Fonseca, Hermes Rodrigues da (1855–1923)
Fonseca, Hermes Rodrigues da (1855–1923)
Hermes Rodrigues da Fonseca (b. 12 May 1855; d. 9 September 1923), president of Brazil (1910–1914). The nephew of Manoel Deodoro da Fonseca, the republic's first president, Marshal Fonseca advanced his army and future political career by adroitly quelling a cadet rebellion during the 1904 Vaccine Revolt (an uprising by citizens opposed to forced vaccination against smallpox). Nominated as war minister in 1906, Fonseca championed efforts to modernize the army, outlining recruitment reforms, sending officers to study in Germany, and staging large-scale maneuvers. His victory as the conservative Republican Party's candidate marked the republic's first hotly contested presidential campaign.
The marshal's presidency was equally tumultuous. In his first week, the government was forced to negotiate an end to the Chibata Revolt, in which rebel sailors protesting barbarous corporal punishment commandeered newly purchased battleships and threatened to bombard Rio de Janeiro with impunity. This conflict was followed by Fonseca's "salvationist" campaigns, or his frequent use of federal troops to interfere in conflicts between political parties at the state level. After his presidential term Fonseca became a controversial military spokesman. President Artur Bernardes arrested Fonseca in 1922 after the marshal openly advised an army colonel not to obey government orders to intervene in Pernambucan politics. The marshal argued ironically that the army should not be politicized. His arrest precipitated the first tenente (lieutenant) revolt in 1922, a coup intended to reinstate Fonseca as president. Shaken by imprisonment and weakened by inveterate smoking, Fonseca soon died of a stroke.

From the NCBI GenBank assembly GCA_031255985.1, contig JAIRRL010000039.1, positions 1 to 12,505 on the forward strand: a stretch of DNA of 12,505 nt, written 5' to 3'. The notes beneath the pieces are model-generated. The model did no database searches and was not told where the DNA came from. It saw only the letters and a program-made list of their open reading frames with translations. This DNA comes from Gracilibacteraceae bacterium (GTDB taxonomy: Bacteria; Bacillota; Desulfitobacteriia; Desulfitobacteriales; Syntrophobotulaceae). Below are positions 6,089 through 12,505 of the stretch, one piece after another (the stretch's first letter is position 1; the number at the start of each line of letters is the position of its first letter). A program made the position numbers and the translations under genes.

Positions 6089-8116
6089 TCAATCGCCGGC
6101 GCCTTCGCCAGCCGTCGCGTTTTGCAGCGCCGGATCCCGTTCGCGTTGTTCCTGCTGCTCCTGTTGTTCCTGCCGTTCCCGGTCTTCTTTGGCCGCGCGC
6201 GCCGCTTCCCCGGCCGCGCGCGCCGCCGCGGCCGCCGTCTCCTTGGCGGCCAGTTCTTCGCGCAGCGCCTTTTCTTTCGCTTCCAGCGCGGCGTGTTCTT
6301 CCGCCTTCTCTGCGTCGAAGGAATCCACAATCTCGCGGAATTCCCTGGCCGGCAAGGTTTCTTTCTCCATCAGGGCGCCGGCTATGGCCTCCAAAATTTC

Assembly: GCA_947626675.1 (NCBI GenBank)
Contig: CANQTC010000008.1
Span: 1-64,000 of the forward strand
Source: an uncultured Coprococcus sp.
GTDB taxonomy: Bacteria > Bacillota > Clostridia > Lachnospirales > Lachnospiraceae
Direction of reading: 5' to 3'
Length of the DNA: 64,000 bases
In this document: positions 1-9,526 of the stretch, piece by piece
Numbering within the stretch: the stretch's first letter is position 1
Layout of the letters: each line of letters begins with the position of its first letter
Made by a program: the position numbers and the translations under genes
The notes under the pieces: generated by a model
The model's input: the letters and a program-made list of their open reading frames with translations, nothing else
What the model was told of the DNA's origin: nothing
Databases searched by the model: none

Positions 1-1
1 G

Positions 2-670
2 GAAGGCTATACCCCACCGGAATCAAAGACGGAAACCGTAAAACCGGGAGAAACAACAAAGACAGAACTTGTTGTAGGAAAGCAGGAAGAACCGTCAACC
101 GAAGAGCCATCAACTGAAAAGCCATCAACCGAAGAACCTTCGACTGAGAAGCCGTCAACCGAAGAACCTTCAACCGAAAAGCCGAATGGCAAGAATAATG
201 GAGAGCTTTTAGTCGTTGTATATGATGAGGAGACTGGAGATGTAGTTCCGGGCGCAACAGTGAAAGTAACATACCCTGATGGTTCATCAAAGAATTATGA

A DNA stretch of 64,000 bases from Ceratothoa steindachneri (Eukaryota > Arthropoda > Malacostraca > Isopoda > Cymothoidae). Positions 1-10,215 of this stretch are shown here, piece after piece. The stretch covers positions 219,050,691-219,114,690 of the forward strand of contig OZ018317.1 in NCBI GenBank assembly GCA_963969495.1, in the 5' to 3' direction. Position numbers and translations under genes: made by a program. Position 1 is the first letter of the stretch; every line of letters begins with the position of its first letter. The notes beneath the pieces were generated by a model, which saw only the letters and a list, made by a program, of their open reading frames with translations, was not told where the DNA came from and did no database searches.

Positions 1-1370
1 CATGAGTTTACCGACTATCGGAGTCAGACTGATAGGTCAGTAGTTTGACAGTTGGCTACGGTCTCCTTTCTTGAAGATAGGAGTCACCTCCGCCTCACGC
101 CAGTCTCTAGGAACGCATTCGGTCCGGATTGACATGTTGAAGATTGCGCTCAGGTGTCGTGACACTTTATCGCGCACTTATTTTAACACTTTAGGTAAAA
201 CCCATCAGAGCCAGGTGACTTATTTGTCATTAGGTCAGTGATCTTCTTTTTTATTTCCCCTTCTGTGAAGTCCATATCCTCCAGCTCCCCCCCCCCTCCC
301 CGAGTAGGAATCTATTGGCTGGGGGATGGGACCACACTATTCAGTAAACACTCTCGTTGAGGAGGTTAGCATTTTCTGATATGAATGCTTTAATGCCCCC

Sources in English on Hermes are piecemeal at best. The marshal's unique role in politics is touched on in Joseph L. Love, Rio Grande do Sul and Brazilian Regionalism, 1882–1930 (1971). Frank D. McCann highlights Fonseca's role as a military reformer in "The Nation in Arms: Obligatory Military Service during the Old Republic," in Essays Concerning the Socioeconomic History of Brazil and Portuguese India, edited by Dauril Alden and Warren Dean (1977), pp. 211-243. The most complete account of Fonseca's life to date is a hagiography written by his son: Hermes Da Fonseca Filho, Marechal Hermes: Dados para uma biografia (1961).
Arias Neto, José Miguel. "Em busca da cidadania: Praças da armada nacional 1867–1910." São Paulo: Ph.D. dissertation, 2001.
Beattie, Peter. The Tribute of Blood: Army, Race, and Nation in Brazil, 1864–1945. Durham, NC: Duke University Press, 2001.
Silva, Marcos A. de, and Emilio Damiani. Contra a Chibata: Marinheiros brasileiros em 1910. São Paulo: Brasiliense, 2002.
Peter M. Beattie
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